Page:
Noted Cambridge physicist (and Christian) John Polkinghorne agrees: 'Four fundamental forces of nature operate in our universe. Their intrinsic strengths are determined by the values of four corresponding constants of nature. ... The magnitudes of all these constants are tightly constrained if the universe is to be capable of producing life. If [one of these] were a little smaller, the early universe would have converted all its hydrogen into helium before it had cooled below the temperature at which cosmic nuclear processes ceased. Not only would this have meant no water, so essential to life, but there would also only have been helium-burning stars, which would not have lived long enough to support the development of life on one of their planets. If [it] had been somewhat bigger, supernova explosions would have been inhibited.'
Even atheist scientists are compelled to acknowledge the fine-tuning of the universe. Here's pioneering nuclear physicist Sir Fred Hoyle: 'If this were a purely scientific question and not one that touched on the religious problem, I do not believe that any scientist who examined the evidence would fail to draw the inference that the laws of nuclear physics have been deliberately designed ... A commonsense interpretation of the facts suggests that a superintellect has monkeyed with physics, as well as with chemistry and biology.'
Here's Stephen Hawking: 'If the rate of expansion one second after the big bang had been smaller by even one part in a hundred thousand million million, the universe would have re-collapsed before it ever reached its present size. ... Our universe and its laws appear to have a design that both is tailor-made to support us and, if we are to exist, leaves little room for alteration.'
Hawking avoided concluding for a Creator by appeal to the highly tentative 'multiverse' theory. However, this idea, which requires the existence of an infinite number of other universes to explain the incredible fine-tuning of this one, has been criticised by many scientists for failing to meet basic scientific criteria of testability. John Polkinghorne has scathingly described it as 'a metaphysical guess of excessive ontological prodigality'. In other words, it's just made up.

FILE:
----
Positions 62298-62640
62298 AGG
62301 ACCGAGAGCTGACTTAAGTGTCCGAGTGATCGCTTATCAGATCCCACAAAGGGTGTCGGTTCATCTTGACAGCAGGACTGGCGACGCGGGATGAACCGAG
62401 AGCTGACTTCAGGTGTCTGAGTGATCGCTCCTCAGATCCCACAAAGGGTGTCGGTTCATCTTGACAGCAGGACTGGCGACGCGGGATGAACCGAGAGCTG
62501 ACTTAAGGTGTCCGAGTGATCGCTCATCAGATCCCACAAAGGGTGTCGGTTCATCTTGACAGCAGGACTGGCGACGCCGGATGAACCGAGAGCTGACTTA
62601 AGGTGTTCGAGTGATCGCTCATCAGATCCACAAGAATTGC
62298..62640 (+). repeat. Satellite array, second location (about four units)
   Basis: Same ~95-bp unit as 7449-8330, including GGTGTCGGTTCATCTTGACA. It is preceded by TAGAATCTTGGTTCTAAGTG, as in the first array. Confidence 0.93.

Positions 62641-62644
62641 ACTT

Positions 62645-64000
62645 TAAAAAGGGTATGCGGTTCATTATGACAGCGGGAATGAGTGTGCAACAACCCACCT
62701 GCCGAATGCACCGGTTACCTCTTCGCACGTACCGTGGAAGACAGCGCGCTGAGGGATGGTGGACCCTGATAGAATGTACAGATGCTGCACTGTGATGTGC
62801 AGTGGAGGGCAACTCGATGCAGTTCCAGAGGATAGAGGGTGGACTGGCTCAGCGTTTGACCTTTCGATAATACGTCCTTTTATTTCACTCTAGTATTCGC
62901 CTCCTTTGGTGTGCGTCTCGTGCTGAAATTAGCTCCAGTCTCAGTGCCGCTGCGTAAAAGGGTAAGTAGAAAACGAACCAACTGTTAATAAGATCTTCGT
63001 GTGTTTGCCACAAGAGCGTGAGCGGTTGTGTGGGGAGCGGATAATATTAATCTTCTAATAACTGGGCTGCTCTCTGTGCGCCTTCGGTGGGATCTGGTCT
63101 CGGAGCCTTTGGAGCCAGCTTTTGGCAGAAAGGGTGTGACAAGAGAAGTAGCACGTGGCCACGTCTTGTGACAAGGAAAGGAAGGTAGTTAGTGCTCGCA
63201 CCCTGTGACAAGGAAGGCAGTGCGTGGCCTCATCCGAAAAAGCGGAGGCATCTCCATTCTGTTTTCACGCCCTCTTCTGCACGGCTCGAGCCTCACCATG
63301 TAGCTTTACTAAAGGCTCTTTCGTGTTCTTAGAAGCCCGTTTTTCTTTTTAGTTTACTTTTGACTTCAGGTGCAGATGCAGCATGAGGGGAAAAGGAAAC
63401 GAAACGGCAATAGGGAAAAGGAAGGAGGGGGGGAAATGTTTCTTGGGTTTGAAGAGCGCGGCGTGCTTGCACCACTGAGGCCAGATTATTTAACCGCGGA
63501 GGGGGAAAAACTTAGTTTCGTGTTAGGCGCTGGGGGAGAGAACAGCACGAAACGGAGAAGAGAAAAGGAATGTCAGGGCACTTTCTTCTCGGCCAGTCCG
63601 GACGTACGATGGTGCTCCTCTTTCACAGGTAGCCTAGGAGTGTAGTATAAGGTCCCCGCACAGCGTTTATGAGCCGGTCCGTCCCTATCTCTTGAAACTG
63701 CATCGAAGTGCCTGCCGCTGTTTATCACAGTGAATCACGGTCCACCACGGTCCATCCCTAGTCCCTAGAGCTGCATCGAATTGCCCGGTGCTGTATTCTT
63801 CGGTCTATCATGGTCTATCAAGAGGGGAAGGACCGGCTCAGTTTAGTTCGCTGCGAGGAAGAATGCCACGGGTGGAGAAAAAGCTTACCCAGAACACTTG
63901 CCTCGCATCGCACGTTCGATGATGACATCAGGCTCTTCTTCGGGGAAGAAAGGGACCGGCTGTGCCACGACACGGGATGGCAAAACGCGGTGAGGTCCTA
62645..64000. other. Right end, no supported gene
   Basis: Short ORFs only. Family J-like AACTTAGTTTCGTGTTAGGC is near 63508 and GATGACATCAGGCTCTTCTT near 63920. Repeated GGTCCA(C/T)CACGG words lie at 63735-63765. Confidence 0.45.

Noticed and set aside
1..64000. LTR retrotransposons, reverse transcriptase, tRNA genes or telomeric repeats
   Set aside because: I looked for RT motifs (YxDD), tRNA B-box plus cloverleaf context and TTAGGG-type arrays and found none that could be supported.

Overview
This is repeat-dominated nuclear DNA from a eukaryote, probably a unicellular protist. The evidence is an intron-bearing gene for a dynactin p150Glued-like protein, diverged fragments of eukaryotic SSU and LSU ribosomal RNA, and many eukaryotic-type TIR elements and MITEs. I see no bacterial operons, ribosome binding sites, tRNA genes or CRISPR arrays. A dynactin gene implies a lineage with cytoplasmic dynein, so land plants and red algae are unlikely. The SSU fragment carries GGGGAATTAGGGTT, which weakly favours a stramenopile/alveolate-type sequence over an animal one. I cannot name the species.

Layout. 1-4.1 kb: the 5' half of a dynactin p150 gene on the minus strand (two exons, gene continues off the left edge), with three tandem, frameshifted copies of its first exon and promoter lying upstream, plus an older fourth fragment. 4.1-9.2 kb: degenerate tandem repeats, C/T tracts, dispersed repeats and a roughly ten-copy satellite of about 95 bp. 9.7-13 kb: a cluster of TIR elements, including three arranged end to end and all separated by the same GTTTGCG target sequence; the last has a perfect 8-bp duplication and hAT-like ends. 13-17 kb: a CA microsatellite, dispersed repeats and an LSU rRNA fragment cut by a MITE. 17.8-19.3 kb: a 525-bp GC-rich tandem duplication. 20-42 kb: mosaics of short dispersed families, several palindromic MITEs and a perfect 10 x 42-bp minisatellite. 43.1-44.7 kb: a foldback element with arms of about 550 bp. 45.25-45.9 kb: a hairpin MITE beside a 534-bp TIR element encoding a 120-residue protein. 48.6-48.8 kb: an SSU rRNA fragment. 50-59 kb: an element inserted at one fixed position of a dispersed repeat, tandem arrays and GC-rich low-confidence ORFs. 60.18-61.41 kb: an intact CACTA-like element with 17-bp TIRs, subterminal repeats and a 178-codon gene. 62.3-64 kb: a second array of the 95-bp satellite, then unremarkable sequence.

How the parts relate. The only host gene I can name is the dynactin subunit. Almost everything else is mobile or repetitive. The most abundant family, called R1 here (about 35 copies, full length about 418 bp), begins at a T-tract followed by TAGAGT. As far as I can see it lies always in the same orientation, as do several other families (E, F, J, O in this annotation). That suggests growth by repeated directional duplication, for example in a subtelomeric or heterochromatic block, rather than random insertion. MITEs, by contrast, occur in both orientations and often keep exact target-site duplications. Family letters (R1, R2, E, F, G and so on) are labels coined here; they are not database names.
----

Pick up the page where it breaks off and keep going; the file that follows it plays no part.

There is also mounting evidence of fine-tuning in evolutionary biology, predetermining the course of the development of life.
God is also required to explain immaterial aspects of the universe, such as consciousness, morality and free will, which, as leading philosopher (and atheist) Thomas Nagel has pointed out, have no plausible explanation within a purely materialistic 'neo-Darwinian' framework.
Nagel opts for 'natural teleology' over theism to explain all this, positing a universe that (for reasons he doesn't explore) 'wants' to become conscious. Perhaps, though, like another famous atheist philosopher, Anthony Flew, he will move towards theism over time. After all, a fine-tuned universe with goals of its own sounds very much like the product of a transcendent Divine Mind, as Plato proposed all those centuries ago.
Ultimately, Francis Spufford is wrong about human beings: we are not entirely controlled by our feelings, and reason is not and ought not to be, as David Hume had it, 'the slave of the passions'. Whatever else we are, we are rational animals, possessed of a reasoning mind, capable of recognising and responding to truth when we see it, including the truth of God.
Seasoned apologist John Lennox spoke at Coventry Cathedral recently on the evidence for a Creator and a colleague of mine went along with an atheist friend of his. Afterwards the friend turned to him and said: 'I now believe in a Creator God'. That is the power of truth.
Dr Will Jones is a Leamington-based writer, a mathematics graduate with a PhD in political philosophy and a diploma in biblical and theological studies. He blogs at www.faith-and-politics.com and is author of Evangelical Social Theology: Past and Present (Grove, 2017). He can be found on Twitter @faithnpolitic